Sermons That Work

Closeness, Monday in Holy Week – 2021

March 29, 2021

RCL: Isaiah 42:1-9; Psalm 36:5-11; Hebrews 9:11-15; John 12:1-11

This story of anointing, fragrance, intimacy, and risk – it’s a hard story not to love. And, this year, it seems particularly poignant – a reminder to hold those you love close, for we do not know how much time we have together. This year has been littered with loss and grief – and few, if any, of us had the foresight that Mary did – the foresight to lavish those we adore with our most costly perfume before the time came for us to part.

In our story, Mary has a pound of costly perfume. The gospel says it’s nard, but maybe you could imagine something from your mother’s bathroom counters, one of the heavy glass bottles filled with expensive scent – the kind you weren’t allowed to touch when you were young. Mary takes this expensive bottle and empties it, slathering Jesus’ feet in the scent and leaning in to wipe off the dirt and the excess with her hair.

When we actually consider this – what it would be like to wipe someone’s feet with our hair – we might be horrified. Even without a year of social distancing behind us, this kind of closeness makes us squirm. Mary, though, is so overcome with love for Jesus that she transcends the norms and the barriers, and simply does what she feels is right at that moment. She makes an offering to the Savior she adores. 

The disciples see this woman having an incredibly intimate moment with their friend, and they are disgusted. They think she is out of place, that she doesn’t belong where she has put herself. They comment that she is wasting her money, pouring it down the drain by using her perfume for this anointing. This moment must have been uncomfortable for them – the rich smell of the oil is around them, and Mary is kneeling with her face almost touching Jesus’ feet. Jesus puts a stop to their chatter. “Leave her alone,” he says. Jesus takes a moment that is being perceived by the disciples as ugly and makes us see it as beautiful. He ignores their discomfort and blesses this intimate moment. He consecrates it – making it holy and cherished.

In our world, this intimacy is rare, if not impossible, to come by. We are taught from when we are young that everyone has a personal bubble of space around them, and we need to appreciate that. We are not often encouraged to feel the Holy Spirit moving us toward intimate and close moments with friends; we are more often told to suppress that urge, lest we look weird, or out of place, or make someone uncomfortable. Living through a pandemic that has taught us to observe six feet of social distance has increased our isolation.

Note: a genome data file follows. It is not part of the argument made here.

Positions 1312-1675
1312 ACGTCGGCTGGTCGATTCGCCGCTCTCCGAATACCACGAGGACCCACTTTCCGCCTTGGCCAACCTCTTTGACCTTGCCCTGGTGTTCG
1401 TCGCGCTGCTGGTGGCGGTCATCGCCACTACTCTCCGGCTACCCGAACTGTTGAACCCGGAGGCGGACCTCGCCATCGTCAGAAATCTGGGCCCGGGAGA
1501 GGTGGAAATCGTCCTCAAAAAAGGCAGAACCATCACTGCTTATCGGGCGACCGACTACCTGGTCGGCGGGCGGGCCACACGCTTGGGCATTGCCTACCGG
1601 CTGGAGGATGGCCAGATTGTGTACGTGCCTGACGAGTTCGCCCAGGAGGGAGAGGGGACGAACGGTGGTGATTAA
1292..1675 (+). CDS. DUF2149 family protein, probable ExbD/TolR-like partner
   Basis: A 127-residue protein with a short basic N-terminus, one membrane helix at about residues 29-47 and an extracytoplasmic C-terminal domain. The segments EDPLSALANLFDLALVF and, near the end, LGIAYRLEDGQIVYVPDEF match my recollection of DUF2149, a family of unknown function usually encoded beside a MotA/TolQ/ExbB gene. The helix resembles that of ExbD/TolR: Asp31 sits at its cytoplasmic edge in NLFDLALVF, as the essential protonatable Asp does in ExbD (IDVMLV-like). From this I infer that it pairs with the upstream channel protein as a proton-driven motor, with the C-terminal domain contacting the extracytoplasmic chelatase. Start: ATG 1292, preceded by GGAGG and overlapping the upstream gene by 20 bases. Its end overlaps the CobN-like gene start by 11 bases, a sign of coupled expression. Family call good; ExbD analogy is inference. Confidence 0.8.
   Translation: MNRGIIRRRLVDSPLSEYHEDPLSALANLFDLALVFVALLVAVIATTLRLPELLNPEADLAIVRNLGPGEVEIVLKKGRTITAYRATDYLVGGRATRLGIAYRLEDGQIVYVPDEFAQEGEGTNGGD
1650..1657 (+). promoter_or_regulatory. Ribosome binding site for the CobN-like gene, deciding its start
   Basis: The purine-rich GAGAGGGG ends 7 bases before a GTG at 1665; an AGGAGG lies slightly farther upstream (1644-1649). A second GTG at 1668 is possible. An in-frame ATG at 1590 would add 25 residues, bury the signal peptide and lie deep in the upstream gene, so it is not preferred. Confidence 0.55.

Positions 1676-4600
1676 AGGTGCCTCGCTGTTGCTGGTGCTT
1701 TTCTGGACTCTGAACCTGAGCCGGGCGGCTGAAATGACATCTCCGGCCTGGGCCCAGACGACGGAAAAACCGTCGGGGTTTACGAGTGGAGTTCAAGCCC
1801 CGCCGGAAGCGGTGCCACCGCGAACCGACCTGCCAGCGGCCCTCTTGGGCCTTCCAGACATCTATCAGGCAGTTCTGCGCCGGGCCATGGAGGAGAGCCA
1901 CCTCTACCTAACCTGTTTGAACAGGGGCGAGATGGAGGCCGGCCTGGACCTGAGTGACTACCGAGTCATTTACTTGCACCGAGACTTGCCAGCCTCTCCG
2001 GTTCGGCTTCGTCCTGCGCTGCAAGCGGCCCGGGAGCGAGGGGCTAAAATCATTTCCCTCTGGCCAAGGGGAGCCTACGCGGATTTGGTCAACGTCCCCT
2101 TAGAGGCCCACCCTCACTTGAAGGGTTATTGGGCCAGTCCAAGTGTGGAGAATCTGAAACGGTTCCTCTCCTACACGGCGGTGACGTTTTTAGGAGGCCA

This gospel lesson challenges our sense of boundary, inviting us to overcome our fears and offer closeness even in platonic relationships. What would our lives look like if we loved Jesus like Mary did? This love is consuming and abundant – to be so overcome with love as to give away something precious and break the barriers of culture to be drawn into an even deeper and more intimate relationship with God.

Mary was overcome with the sense of needing to do something right now, and she followed her heart. Soon, Jesus would no longer be with the disciples. We are preparing now for Holy Week, preparing for Jesus’ crucifixion and resurrection. There is no better time than right now to show the people we love not only that we love them – but also the depth of that feeling. We are constantly reminded that life is short, and we are invited today to seize every moment we are gifted, and to turn those moments into sacred beauty by showing intimacy and vulnerability with one another.

The poor will always be with us, Jesus says. Perhaps we can also read this as our distractions, our problems, the difficulties and heartaches of this life will always be with us. But that doesn’t mean we can’t take the time to focus on one another, to be present and close and abundant and extravagant with our love for one another. Spending time with one another, showing our love, doesn’t mean our work is finished. It doesn’t mean that our to-do lists are empty, or that everything else is perfect. No – Jesus is blessing the time we spend together, blessing our falling in love with the Christ in one another, and blessing us as we are drawn into an intimate closeness of relationship. We are invited to hear the message of abundance and intimacy that Mary brings. We are invited to fall more deeply in love with Christ.

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Christopher Sikkema


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